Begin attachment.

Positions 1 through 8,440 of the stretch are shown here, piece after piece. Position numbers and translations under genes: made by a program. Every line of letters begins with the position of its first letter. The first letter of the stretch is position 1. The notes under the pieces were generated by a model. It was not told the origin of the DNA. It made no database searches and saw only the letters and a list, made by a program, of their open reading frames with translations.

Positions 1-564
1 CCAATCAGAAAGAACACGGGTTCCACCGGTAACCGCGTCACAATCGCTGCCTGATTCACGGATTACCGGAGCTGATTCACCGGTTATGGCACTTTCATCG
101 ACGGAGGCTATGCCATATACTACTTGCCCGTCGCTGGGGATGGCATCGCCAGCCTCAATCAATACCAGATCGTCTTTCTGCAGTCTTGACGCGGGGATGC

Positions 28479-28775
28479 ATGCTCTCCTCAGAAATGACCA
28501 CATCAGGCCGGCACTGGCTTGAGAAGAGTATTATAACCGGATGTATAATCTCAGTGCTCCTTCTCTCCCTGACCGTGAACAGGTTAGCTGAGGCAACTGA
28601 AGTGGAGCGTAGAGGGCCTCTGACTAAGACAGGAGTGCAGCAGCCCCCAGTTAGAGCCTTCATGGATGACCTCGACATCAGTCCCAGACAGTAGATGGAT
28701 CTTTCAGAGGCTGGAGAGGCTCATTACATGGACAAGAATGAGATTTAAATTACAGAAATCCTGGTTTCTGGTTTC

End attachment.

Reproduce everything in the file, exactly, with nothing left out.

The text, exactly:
Positions 1 through 8,440 of the stretch are shown here, piece after piece. Position numbers and translations under genes: made by a program. Every line of letters begins with the position of its first letter. The first letter of the stretch is position 1. The notes under the pieces were generated by a model. It was not told the origin of the DNA. It made no database searches and saw only the letters and a list, made by a program, of their open reading frames with translations.

Positions 1-564
1 CCAATCAGAAAGAACACGGGTTCCACCGGTAACCGCGTCACAATCGCTGCCTGATTCACGGATTACCGGAGCTGATTCACCGGTTATGGCACTTTCATCG
101 ACGGAGGCTATGCCATATACTACTTGCCCGTCGCTGGGGATGGCATCGCCAGCCTCAATCAATACCAGATCGTCTTTCTGCAGTCTTGACGCGGGGATGC

Positions 28479-28775
28479 ATGCTCTCCTCAGAAATGACCA
28501 CATCAGGCCGGCACTGGCTTGAGAAGAGTATTATAACCGGATGTATAATCTCAGTGCTCCTTCTCTCCCTGACCGTGAACAGGTTAGCTGAGGCAACTGA
28601 AGTGGAGCGTAGAGGGCCTCTGACTAAGACAGGAGTGCAGCAGCCCCCAGTTAGAGCCTTCATGGATGACCTCGACATCAGTCCCAGACAGTAGATGGAT
28701 CTTTCAGAGGCTGGAGAGGCTCATTACATGGACAAGAATGAGATTTAAATTACAGAAATCCTGGTTTCTGGTTTC